- Gig bag
- Guitar strap
- Guitar picks
If you’re shopping around for an electric guitar, your child is also going to need to have a good amp to pair along with the electric guitar.
In order to connect the electric guitar to the house amp, you’re also going to need a cable, which is $10; right now, $10 doesn’t seem like a lot, but when you add up all of the little purchases you need to make, everything can start adding up quickly.
Amps and cables aren’t necessary for acoustic guitars, but they are necessary for acoustic electric guitars.
No matter what instrument you’re playing, you’re going to need to have a good tuner on hand. Even if you’re buying a brand new guitar from a guitar shop, your guitar is more than likely to be out of tune by the time you get home.
Even if your guitar isn’t out of tune by the time you get home, it’s going to be out of tune within an hour or three of playing. Since you’re shopping around for a new guitar player, your child isn’t going ot have the aural capabilities to tune their guitar via ear.
If your guitar isn’t in tune and the child is playing on it, they’re building bad habits, because an out of tune guitar isn’t really useable! Get a tuner, they’re typically pretty inexpensive and they’re easy to use. Keeping the strings in tune will help to keep your guitar in shape.
A metronome is another vital accessory to have in order to have a proper guitar practice and to develop proper musical skills. You should also have a gig bag or a hard case to have your child store their guitar in.
When you purchase a guitar, it comes in a cardboard case; once your child takes the instrument out of the card board box, they’re going to need to have something secure to keep the instrument secure and safe from damage.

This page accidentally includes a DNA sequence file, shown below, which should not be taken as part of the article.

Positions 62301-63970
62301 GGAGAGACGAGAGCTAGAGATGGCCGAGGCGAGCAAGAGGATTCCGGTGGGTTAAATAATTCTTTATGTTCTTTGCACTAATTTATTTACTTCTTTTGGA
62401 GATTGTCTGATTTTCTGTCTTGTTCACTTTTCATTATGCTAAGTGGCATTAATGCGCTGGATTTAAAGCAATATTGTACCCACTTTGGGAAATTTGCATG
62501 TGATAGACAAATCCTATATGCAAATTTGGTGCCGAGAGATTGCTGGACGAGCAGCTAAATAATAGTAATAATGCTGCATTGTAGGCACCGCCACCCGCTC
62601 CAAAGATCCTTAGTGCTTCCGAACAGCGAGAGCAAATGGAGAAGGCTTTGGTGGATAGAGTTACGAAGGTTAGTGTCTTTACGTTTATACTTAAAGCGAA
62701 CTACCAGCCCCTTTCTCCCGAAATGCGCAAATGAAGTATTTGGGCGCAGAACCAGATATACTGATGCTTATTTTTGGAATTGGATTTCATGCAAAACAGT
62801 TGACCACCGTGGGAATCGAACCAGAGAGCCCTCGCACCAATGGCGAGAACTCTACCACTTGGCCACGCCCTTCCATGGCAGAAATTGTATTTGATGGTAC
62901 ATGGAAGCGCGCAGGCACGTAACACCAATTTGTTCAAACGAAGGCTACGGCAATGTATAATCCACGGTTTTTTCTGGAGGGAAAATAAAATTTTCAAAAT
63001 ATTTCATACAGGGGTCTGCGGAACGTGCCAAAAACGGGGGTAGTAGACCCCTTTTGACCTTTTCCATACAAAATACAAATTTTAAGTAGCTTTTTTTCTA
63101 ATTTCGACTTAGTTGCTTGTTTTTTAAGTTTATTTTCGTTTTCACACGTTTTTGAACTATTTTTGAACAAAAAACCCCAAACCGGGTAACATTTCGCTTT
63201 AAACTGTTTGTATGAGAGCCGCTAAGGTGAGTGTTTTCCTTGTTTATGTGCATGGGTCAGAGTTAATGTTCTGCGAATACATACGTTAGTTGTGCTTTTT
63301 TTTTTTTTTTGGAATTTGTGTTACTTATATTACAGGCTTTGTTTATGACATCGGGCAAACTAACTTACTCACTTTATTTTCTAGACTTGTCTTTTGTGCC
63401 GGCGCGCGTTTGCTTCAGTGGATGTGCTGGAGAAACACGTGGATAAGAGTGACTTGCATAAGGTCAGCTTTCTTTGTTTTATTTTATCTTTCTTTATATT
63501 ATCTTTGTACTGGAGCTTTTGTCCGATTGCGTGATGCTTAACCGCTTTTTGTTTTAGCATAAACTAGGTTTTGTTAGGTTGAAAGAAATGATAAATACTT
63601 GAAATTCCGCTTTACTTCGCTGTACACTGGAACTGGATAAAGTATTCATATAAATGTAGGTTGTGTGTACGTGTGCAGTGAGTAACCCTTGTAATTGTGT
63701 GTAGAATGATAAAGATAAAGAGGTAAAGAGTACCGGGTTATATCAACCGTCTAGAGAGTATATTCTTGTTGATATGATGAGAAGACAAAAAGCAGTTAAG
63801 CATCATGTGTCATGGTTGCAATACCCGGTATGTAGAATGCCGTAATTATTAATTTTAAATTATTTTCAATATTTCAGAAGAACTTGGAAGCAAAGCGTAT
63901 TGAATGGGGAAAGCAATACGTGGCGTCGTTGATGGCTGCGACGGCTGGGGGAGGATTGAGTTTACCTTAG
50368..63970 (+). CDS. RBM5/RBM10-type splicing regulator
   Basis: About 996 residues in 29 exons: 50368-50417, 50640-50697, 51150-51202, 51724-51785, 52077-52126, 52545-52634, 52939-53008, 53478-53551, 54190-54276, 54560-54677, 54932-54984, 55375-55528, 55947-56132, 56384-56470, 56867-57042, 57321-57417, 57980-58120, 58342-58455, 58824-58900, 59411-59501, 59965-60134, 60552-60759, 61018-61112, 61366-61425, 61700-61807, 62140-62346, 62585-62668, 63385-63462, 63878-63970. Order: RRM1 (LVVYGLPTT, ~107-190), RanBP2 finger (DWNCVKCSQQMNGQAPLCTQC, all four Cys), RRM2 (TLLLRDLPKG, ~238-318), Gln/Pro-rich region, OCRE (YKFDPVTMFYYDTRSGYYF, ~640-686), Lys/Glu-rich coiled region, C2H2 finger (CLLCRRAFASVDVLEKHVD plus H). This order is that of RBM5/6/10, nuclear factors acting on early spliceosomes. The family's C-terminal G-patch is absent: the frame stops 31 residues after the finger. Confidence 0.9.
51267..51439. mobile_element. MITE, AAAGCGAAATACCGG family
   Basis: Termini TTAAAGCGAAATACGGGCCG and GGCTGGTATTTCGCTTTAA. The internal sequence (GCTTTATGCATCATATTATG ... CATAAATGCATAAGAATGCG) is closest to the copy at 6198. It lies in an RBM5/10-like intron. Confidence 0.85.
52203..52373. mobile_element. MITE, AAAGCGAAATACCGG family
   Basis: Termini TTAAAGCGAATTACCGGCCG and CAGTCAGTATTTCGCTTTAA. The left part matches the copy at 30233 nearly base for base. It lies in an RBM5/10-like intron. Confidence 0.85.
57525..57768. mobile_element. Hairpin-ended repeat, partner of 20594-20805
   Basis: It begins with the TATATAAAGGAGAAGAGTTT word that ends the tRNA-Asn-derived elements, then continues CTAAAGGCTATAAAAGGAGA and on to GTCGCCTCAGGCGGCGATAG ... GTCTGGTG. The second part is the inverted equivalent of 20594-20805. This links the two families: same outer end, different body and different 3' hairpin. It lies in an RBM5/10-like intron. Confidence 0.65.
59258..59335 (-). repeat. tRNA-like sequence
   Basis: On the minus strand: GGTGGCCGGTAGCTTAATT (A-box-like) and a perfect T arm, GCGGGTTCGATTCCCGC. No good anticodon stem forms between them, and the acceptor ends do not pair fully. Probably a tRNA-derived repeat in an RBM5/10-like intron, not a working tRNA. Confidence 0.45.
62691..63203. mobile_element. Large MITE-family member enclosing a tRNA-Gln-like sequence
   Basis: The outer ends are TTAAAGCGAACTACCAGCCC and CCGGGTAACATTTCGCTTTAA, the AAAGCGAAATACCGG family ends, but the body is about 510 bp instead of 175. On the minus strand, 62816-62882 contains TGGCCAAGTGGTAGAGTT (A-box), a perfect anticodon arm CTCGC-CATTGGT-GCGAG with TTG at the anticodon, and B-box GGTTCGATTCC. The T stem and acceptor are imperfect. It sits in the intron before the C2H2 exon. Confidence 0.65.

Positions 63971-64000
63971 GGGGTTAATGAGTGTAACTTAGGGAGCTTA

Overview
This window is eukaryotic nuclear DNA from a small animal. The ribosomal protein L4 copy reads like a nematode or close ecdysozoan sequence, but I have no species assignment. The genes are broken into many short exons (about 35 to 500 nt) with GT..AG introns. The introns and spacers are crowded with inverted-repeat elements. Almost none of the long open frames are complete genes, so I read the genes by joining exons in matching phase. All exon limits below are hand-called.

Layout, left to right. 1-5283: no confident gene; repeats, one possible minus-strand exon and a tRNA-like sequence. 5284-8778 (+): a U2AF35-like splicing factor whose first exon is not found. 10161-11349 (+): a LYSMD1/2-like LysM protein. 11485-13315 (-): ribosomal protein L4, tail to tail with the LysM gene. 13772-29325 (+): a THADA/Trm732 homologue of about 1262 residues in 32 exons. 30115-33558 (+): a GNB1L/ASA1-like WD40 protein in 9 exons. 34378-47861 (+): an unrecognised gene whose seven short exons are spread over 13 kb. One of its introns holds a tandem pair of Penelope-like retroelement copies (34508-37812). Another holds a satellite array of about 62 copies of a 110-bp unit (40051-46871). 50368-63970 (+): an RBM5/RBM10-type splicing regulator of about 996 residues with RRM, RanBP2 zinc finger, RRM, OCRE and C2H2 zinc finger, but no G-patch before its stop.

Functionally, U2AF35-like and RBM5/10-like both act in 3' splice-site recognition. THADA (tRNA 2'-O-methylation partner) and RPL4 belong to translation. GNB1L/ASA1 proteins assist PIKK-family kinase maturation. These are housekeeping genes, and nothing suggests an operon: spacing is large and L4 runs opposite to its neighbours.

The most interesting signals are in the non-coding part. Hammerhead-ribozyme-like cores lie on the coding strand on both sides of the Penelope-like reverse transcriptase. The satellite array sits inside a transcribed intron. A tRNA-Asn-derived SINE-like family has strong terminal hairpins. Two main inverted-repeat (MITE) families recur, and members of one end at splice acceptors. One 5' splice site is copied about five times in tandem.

Your child should also have a guitar strap to throw around their body when they’re playing while standing up. Playing while standing up requires a strap and playing while sitting down without a strap are two completely different things, as the muscle positioning is completely different.
For smaller sized bodies, playing while standing up can be a lot easier to do when first starting out. You’re also going to need some guitar picks, which are around $5 for a whole pack of picks.
The good news is, is that when you’re shopping around for a guitar, there are actually a few things that you don’t need to buy right off the bat. You shouldn’t buy a guitar effects pedal when starting out with an electric guitar.
Pedals do all sorts of cool things for your guitar, but adding a complicated pedal to the mix can really confuse your child when first starting out.
New guitars vs used guitars
Don’t waste your money on a used guitar. A new guitar may be a bit more expensive initially, but in the long run, you’re going to save so much money. Cheap/beginner’s level guitars aren’t made with high quality materials, so they’re more prone to damage.